Apr 6, 2014; Arlington, TX, USA; NCAA president Mark Emmert speaks at a press conference before the national championship game between the Kentucky Wildcats and the Connecticut Huskies at AT&T Stadium. Mandatory Credit: Kevin Jairaj-USA TODAY Sports

NCAA attorney compares Tonya Harding to Johnny Manziel at Ed O'Bannon trial

Use your ← → (arrows) to browse

The court recorder at the Ed O’Bannon vs. the NCAA trial is probably still re-reading the notes to make sure this was real. An NCAA attorney made a comparison between Tonya Harding and Johnny Manziel.

How — at a trial about the pros and cons of paying student-athletes — did a lawyer manage to suggest that plotting to disable an opposing figure skater is similar to college players accepting cash or benefits that violate NCAA rules?

Here’s how that TruTV-like example was reached, via a report from CBSSports.com.

The O’Bannon plaintiffs tried to discredit the NCAA’s procompetitive justifications for not paying players. The NCAA tried to show the plaintiffs’ idea is for a professional model that would be unpopular to consumers.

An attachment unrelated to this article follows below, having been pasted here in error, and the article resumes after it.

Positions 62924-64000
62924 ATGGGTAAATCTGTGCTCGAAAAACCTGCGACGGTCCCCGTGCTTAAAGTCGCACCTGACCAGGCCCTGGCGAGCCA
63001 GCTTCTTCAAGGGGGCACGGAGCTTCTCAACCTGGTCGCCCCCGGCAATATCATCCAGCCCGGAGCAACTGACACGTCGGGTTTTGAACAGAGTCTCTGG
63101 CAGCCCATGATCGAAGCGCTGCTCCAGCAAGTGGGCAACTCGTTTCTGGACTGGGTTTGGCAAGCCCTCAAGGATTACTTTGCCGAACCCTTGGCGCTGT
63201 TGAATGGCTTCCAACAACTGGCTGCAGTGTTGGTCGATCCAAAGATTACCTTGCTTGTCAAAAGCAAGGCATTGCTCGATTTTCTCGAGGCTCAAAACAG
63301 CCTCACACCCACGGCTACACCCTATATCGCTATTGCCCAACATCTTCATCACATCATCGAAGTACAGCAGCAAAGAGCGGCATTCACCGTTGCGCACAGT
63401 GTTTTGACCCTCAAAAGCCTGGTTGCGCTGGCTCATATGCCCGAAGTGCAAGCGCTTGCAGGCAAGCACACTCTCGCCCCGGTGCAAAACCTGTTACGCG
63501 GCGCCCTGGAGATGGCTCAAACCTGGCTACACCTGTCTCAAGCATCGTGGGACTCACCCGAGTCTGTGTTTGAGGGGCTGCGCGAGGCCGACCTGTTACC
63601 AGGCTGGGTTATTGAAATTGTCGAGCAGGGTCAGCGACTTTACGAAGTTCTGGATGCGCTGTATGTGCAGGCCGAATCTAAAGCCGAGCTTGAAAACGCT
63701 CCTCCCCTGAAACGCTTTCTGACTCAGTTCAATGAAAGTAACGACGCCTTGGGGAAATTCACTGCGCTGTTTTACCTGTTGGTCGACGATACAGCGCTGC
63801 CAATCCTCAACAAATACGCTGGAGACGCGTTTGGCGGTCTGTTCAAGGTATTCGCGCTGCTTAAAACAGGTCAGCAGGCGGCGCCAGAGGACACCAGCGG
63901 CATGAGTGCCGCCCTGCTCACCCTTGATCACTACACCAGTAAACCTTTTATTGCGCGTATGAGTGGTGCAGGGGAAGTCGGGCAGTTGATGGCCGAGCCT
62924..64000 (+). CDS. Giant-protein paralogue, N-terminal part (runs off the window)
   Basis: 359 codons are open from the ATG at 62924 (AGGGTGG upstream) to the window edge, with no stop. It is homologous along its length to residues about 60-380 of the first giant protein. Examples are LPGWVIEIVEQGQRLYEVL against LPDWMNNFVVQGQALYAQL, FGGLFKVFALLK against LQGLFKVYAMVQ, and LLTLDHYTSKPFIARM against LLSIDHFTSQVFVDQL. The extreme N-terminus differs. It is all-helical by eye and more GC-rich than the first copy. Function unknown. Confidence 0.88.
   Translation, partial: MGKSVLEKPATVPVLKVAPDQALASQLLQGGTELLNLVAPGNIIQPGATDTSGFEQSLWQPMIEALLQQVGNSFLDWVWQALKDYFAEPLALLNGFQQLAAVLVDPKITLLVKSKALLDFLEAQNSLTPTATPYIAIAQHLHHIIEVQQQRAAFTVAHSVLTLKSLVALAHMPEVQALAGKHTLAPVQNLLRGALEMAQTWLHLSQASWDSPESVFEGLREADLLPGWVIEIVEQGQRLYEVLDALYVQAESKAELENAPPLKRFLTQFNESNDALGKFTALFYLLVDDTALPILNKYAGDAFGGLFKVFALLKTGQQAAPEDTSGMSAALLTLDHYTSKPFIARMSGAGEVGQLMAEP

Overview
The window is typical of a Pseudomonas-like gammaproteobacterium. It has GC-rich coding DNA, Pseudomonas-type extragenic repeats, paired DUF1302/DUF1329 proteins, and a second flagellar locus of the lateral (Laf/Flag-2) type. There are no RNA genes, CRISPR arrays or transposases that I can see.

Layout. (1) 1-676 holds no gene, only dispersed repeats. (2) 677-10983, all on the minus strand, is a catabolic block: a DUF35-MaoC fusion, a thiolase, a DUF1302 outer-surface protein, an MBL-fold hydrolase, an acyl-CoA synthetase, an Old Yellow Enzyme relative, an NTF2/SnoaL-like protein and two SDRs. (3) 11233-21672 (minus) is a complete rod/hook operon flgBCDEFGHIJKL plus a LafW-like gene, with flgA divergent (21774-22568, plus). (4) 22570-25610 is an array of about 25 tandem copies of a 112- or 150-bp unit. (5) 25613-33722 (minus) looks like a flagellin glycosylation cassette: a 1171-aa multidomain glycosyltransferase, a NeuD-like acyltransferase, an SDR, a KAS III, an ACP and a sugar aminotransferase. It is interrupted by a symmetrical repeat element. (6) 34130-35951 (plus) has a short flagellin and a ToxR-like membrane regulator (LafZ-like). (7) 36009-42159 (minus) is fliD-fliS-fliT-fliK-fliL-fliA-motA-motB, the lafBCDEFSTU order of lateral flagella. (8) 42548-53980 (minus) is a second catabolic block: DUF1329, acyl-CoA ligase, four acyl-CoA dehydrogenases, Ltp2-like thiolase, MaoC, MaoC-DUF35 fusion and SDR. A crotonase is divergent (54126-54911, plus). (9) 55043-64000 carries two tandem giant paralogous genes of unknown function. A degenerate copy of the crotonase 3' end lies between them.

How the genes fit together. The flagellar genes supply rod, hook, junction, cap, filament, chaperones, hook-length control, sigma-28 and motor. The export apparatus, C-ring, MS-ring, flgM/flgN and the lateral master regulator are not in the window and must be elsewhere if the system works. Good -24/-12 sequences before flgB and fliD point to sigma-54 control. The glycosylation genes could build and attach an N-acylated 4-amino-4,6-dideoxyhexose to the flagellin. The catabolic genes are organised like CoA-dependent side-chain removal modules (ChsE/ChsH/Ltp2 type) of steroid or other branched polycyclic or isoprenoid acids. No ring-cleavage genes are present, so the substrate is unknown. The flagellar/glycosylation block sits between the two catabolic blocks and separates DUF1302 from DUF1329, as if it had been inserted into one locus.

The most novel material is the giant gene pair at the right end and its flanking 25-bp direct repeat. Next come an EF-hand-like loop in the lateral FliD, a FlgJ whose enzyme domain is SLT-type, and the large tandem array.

“You’re actually hearing things like comparing Johnny Manziel and Tonya Harding,” O’Bannon attorney Bill Isaacson said afterward. “That’s now the level of defense. It’s the same thing as saying that this sport is going to be less competitive or less popular when you have to stand up and compare Johnny Manziel and Tonya Harding.”

The NCAA is seriously reaching here.

So Johnny Manziel (or any other college player) being allowed to play despite NCAA allegations for improper benefits or monies received doesn’t hurt ratings is on the same level as the Harding-Kerrigan debacle that drew huge ratings during the Olympic Games.

And a rose by any other name is still a duck to the NCAA, I suppose.

If that’s the level of defense the NCAA is throwing out there, this may be a slam-dunk win for the plaintiffs.

 

Use your ← → (arrows) to browse

Tags: Ed O'Bannon Johnny Manziel NCAA

comments powered by Disqus